The Amazing Life Of Astronomer Johannes Kepler

By Grace Taylor

Illustration of a Johannes Kepler discussing his discoveries with Holy Roman Emperor Rudolf II. (Nastasic/Getty Images)

Johannes Kepler was one of the most influential scientists in history, with his work on the motions of planets serving as the basis for the entire field of Newtonian physics. Born on December 27, 1571 in present-day Germany, he faced struggles almost immediately in life, as he was born premature and contracted smallpox at a very young age, which left him generally weak for the rest of his childhood.

When he was only six years old, however, he witnessed the Great Comet of 1577, which inspired him to study astronomy later in his schooling. Eventually, he attended the University of Tübingen, where he focused on theology with the intention of working in the clergy but divided his time between math and science as well. When he grew up in Europe during the late 1500s, most people believed that the planets and Sun revolved around the Earth and moved in circles, but Kepler's tutor secretly taught the controversial works of Copernicus, who argued that planets that actually revolved around the Sun.

Kepler's Platonic solid model of the Solar System, from Mysterium Cosmographicum (1596). (Johannes Kepler/Wikimedia Commons)

In 1594, rather than becoming a theologian, he was offered a job as a math teacher in the town of Graz, where he became obsessed with the idea that math was the language of God's design and the key to understanding God. He spent a great many years on his concept of Platonic solids relating to the orbit of planets, but the work was shaky and never developed into anything usable.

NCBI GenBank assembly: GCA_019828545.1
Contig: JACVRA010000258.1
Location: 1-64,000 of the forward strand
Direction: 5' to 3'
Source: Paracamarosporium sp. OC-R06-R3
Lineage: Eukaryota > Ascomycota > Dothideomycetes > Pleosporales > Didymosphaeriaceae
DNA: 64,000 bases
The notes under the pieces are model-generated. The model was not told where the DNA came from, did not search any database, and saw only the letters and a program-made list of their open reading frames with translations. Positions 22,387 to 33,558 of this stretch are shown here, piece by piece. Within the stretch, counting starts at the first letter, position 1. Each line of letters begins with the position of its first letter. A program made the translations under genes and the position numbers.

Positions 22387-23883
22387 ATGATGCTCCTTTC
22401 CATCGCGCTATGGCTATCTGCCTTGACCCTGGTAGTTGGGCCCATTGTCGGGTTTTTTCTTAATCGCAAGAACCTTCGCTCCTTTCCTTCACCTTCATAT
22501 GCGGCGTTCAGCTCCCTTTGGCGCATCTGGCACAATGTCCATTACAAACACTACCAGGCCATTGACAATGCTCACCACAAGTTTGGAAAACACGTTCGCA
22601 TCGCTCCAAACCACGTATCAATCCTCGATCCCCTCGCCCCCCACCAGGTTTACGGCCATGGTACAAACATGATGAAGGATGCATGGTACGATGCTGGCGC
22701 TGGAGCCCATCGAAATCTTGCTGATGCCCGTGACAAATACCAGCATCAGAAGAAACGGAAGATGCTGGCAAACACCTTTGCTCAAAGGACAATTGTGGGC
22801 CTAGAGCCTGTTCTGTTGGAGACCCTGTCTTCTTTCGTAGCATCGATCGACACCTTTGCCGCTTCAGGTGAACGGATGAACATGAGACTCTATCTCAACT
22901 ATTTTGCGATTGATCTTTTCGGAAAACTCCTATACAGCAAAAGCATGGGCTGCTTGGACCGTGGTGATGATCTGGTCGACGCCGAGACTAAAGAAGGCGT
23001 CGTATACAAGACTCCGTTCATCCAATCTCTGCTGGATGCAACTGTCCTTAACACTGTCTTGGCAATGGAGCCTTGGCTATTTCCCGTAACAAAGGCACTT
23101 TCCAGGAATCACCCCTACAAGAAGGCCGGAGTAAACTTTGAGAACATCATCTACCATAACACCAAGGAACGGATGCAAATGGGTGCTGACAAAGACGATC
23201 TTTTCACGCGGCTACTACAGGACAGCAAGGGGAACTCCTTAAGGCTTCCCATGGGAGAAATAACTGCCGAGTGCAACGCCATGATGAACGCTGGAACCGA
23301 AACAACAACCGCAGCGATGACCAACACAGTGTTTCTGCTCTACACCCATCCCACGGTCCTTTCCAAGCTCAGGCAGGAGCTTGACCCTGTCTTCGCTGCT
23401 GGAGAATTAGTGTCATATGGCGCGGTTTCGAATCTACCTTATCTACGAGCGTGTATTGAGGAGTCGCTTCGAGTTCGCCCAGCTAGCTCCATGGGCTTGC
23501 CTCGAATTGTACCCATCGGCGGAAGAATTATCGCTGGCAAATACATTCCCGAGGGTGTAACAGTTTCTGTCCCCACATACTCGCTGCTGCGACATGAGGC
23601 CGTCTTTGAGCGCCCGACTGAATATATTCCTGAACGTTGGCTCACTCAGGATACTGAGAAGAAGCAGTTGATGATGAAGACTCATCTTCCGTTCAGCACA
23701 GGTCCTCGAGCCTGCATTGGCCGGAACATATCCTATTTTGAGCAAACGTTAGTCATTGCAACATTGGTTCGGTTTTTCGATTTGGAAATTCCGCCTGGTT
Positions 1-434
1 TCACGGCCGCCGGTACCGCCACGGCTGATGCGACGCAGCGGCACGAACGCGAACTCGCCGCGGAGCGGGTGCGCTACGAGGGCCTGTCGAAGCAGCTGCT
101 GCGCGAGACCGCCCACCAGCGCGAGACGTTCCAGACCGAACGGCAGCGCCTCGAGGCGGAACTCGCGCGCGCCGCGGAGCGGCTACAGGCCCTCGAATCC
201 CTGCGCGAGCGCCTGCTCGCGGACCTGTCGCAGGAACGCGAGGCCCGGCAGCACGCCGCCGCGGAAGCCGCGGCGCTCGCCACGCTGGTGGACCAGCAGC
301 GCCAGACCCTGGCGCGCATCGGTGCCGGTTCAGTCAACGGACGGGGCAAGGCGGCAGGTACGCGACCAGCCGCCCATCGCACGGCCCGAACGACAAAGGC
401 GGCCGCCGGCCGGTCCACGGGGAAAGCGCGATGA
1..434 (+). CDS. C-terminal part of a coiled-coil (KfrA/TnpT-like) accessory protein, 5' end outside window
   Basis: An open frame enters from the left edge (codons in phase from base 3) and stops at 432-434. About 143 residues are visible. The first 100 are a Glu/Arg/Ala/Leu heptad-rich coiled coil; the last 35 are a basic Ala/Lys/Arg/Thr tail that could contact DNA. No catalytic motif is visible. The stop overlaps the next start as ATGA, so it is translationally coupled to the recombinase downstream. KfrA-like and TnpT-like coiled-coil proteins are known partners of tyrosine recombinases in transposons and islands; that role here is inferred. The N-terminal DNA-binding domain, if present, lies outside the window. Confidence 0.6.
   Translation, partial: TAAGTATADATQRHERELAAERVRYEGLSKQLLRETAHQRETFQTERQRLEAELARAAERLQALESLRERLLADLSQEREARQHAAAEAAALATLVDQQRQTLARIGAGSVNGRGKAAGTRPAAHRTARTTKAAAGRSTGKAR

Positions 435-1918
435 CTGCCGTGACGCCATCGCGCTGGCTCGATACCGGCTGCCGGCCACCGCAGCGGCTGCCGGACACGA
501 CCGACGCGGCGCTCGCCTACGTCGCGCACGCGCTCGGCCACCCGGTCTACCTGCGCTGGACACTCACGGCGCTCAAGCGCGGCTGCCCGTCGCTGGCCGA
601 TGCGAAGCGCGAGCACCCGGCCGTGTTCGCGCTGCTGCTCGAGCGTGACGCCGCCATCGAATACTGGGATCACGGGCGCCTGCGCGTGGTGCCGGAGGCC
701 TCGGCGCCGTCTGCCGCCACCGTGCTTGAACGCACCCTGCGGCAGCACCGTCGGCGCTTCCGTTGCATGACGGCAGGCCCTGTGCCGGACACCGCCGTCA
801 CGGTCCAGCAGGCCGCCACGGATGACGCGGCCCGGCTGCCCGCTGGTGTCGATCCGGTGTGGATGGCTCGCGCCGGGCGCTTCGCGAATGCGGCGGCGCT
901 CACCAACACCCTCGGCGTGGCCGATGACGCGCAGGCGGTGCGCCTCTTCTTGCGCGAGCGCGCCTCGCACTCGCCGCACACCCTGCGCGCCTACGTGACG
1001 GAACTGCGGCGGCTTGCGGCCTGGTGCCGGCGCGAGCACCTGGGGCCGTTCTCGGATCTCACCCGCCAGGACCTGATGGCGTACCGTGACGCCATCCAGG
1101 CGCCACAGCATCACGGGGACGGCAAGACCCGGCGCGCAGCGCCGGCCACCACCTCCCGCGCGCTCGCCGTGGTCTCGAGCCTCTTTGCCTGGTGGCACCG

Soon, religious strife between Lutherans, like Kepler, and Catholics reared its head in Graz and Kepler needed a safe way out of the city, so he took an offer to assist notable man of science Tycho Brahe, who was known for his wild parties, gold nose, and penchant for correctly predicting the movement of planets. It was an odd coupling, the partying alchemist and the devout astronomer, but they both believed in the heliocentric model of the solar system and worked well together. After Brahe died, Kepler used his observational notes to formulate his own three laws of planetary movement, which he published in 1609 under the name Astronomia Nova.

A plate from Astronomiae Pars Optica, illustrating the structure of eyes of various species. (Johannes Kepler/Wikimedia Commons)

During this era of his life, he also made many discoveries about lights and optics (like that crazy thing where your eyes actually see things upside down but your brain flips them upright), pioneered the study of crystals, and became the first person to ever discover that each snowflake is totally unique. Unfortunately, his creative streak was interrupted when his mother was accused of witchcraft and arrested. Knowing full well what tortures awaited her, Kepler abandoned his work to serve as her defense and, in an amazing show of intellectual might, secured her release by addressing every element of the prosecution's case through a scientific lens.

The time off work left him near financial ruin, and things got worse when he was forced again to abandon his home when religious tensions became untenable. Finally, in 1627, he completed his work on Brahe's tables and published them with the guidance of his three laws, and the first observable test of his work occurred in 1631, when Mercury moved across the Sun in exactly the way Kepler predicted. Unfortunately, he didn't get to see his legacy cemented, as he died of a fever on November 15, 1630. Half a century later, his work was studied by many prominent scholars, most notably Sir Isaac Newton, who used Kepler's work on planetary motions to develop his own theory of gravity.

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Grace Taylor